Illicit Drug and Alcohol Use: The Underlying Causes of Unsafe Behavior
Organizations are challenged daily by one of the most common causes of workplace incidents; the unsafe behavior of people.
The reasons for unsafe behavior vary, and there are some factors, such as drug and alcohol use, that are directly linked to unsafe behavior. “The overwhelming cause of most industrial accidents and injuries can be contributed to the unsafe acts of employees (Unsafe Acts - Human Behavior).”
To reduce the occurrence of unsafe behavior, employers must address both the immediate and root causes behind them. This is not a one-off project, and what it requires is a long-term plan to address the “catalysts” that make workers perform unsafe acts. There are means by which organizations can address unsafe behavior. Whether it’s side effects from fatigue from pulling all-nighters with small babies, substance use, or stress caused by financial problems, action should be taken so that they don’t have the chance to cause damage in the first place.
The opioid epidemic in the US has brought a new series of risks to the workplace. Drugs and alcohol alter human behavior, and even when not used onsite they cause side effects that can pose risks to workers’ safety. In low-risk jobs these side effects have less of an effect; however, when it comes to high-risk jobs, all possible dangers must be evaluated.
Employees are not likely to approach superiors about their personal issues, particularly when it’s something as sensitive as illicit drug use - therefore a more systematic approach is needed. Misuse of opioids, drugs, and other substances should not be taken lightly by anyone.
Opioids killed more than 42,000 people in 2016, and 70% of the estimated 14.8 million Americans using illegal drugs are currently employed. According to an analysis by Quest Diagnostics, employee drug use is at its highest for a decade.
Safety, Illicit Drugs, and Alcohol
The opioid epidemic in the US and the legalization of Marijuana (2015) in 26 states have raised questions about the impact drugs can have on workplaces and their safety. This increasing substance use has proven to reduce safety. Marijuana, opioids, and non-alcoholic drugs are already a far more common cause of traffic incidents than alcohol.
Some statistics reflect the nationwide increase in drug use and the risks they pose to our safety (Forbes). A study released by the Governors Highway Safety Association (2016), reveals that 44% of fatally injured drivers tested positive for drugs and 36% for alcohol.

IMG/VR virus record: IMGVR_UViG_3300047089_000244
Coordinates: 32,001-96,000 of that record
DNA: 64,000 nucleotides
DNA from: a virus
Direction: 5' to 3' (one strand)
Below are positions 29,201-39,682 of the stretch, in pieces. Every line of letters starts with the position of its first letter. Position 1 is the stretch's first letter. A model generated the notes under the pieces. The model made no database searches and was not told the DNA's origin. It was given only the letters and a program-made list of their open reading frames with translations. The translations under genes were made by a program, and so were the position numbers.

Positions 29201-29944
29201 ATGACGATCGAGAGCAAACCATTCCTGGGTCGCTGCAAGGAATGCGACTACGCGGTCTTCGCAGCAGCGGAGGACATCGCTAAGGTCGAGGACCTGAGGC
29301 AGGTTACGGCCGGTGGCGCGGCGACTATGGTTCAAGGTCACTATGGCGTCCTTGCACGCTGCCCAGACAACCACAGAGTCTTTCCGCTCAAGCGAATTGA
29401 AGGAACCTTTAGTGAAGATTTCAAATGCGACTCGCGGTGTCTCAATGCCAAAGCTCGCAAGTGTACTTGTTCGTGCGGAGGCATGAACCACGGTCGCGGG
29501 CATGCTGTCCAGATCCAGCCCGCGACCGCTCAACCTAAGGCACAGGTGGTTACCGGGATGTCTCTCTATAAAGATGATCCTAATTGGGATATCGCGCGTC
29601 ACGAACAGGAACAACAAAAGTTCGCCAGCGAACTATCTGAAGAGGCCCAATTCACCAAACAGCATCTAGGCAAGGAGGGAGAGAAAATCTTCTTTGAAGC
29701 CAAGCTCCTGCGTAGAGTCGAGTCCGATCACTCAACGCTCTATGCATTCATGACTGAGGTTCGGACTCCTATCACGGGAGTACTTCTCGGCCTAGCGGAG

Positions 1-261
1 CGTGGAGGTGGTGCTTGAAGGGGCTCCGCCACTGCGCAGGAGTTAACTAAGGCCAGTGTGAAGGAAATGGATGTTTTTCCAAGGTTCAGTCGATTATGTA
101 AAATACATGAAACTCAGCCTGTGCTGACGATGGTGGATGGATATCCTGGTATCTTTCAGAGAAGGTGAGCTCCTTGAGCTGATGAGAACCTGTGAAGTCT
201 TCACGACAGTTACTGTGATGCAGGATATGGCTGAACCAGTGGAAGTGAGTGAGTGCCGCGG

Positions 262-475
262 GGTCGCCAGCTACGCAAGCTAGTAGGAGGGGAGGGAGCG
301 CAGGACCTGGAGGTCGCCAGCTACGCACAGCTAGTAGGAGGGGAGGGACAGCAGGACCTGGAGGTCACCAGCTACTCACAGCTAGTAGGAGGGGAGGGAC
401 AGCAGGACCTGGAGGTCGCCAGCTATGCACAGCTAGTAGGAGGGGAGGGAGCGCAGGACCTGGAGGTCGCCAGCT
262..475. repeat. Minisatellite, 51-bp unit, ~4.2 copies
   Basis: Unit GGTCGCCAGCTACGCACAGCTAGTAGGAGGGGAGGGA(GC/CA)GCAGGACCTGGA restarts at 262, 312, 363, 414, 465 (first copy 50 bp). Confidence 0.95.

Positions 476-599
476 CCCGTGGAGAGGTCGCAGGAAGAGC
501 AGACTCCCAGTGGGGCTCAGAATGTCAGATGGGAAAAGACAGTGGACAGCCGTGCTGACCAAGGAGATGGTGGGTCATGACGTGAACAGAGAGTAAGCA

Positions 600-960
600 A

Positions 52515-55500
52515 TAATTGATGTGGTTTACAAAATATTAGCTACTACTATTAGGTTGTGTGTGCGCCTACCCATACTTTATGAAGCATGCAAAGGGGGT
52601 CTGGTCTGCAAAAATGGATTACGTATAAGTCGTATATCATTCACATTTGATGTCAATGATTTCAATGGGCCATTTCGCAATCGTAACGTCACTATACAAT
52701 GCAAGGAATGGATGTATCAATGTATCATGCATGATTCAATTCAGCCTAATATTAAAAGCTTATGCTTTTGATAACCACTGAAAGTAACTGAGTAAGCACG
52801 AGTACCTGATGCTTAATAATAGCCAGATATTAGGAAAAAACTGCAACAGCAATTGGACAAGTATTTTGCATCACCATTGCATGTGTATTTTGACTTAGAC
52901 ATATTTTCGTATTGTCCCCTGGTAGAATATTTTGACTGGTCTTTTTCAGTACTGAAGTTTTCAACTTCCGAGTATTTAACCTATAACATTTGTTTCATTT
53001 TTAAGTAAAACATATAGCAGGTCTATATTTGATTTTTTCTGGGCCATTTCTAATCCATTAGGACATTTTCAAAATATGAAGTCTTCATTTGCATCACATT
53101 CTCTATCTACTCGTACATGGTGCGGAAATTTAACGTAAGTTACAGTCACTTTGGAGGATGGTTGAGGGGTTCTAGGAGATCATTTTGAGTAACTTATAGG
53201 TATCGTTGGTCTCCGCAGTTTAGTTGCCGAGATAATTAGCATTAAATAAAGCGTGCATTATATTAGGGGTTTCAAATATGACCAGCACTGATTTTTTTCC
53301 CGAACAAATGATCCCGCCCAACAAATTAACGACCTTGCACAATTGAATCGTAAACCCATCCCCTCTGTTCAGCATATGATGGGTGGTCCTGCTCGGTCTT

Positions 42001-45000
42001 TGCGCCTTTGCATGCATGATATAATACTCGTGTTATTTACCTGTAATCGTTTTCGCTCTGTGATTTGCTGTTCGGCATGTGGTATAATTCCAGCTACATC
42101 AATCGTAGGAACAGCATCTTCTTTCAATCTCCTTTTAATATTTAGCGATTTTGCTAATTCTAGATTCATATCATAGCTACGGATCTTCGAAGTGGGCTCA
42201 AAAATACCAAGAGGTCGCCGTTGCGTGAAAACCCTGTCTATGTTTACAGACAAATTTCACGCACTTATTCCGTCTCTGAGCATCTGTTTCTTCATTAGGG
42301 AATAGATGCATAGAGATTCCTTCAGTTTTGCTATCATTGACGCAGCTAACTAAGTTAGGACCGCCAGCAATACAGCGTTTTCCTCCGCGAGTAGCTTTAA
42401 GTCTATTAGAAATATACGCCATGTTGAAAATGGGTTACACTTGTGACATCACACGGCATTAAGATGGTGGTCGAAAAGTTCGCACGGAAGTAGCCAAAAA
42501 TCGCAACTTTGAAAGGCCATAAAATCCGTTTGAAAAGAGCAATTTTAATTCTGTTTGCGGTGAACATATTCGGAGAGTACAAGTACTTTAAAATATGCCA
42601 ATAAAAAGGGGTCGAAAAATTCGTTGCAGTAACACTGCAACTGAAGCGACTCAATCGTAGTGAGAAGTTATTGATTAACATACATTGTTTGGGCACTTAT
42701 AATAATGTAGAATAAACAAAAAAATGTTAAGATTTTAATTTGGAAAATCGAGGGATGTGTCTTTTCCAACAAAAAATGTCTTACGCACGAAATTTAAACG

Over half of the drug-affected drivers had marijuana, opioids, or a combination of the two in their system. OSHA (The Occupational Safety and Health Administration) states that “Overdoses from the non-medical use of drugs or alcohol while on the job increased from 165 in 2015 to 217 in 2016, a 32-percent increase. Overdose fatalities have increased by at least 25 percent annually since 2012.”
Side-effects & After-effects
Different substances cause severe side-and after-effects and alter worker behavior. “Alcohol and drug use increase the risk of problems in the workplace such as absenteeism, presenteeism, low productivity and inappropriate behavior (BMA) .” Also, fatigue, poor decision-making, and needless risk-taking are some of the most common symptoms of both alcohol and drug use.
- “Workers with alcohol problems were 2.7 times more likely than workers without drinking problems to have injury-related absences
- A hospital emergency department study showed that 35 percent of patients with an occupational injury were at-risk drinkers
- Breathalyzer tests detected alcohol in 16% of emergency room patients injured at work
- Analyses of workplace fatalities showed that at least 11% of the victims had been drinking
Drugs and alcohol cause workers to be less aware. They cause them to be less concerned for their and others’ safety. Drugs and alcohol slow reaction time. They put co-workers and careers at risk.” If an employee is under the influence of an impairing substance at work, their inhibitions get lower and the tendency for violent behavior rises.
Even if a worker is not intoxicated during work, after-effects of substance use (e.g. hangover, withdrawal) will impact their job performance. Friends and family members of alcohol or drug user may also suffer from lower job performance. Besides safety issues, alcohol and drug use can make organizations lose time and have a negative impact on the workplace culture.
The problem with drug use doesn’t limit itself to illicit drugs. People react differently to prescription medication. Prescription opioids (used to treat moderate-to-severe pain) have created a nationwide addiction spiral. According to the National Safety Council, four out of five new heroin users started out by misusing prescription opioids.
It is therefore essential to make sure workers are aware of the risks involved with opioid painkillers and that they know better than to share their personal opioid prescriptions with their colleagues, for example. Many users are unaware of the fact that opioids are as addictive as heroin and can cause dependence in a matter of days.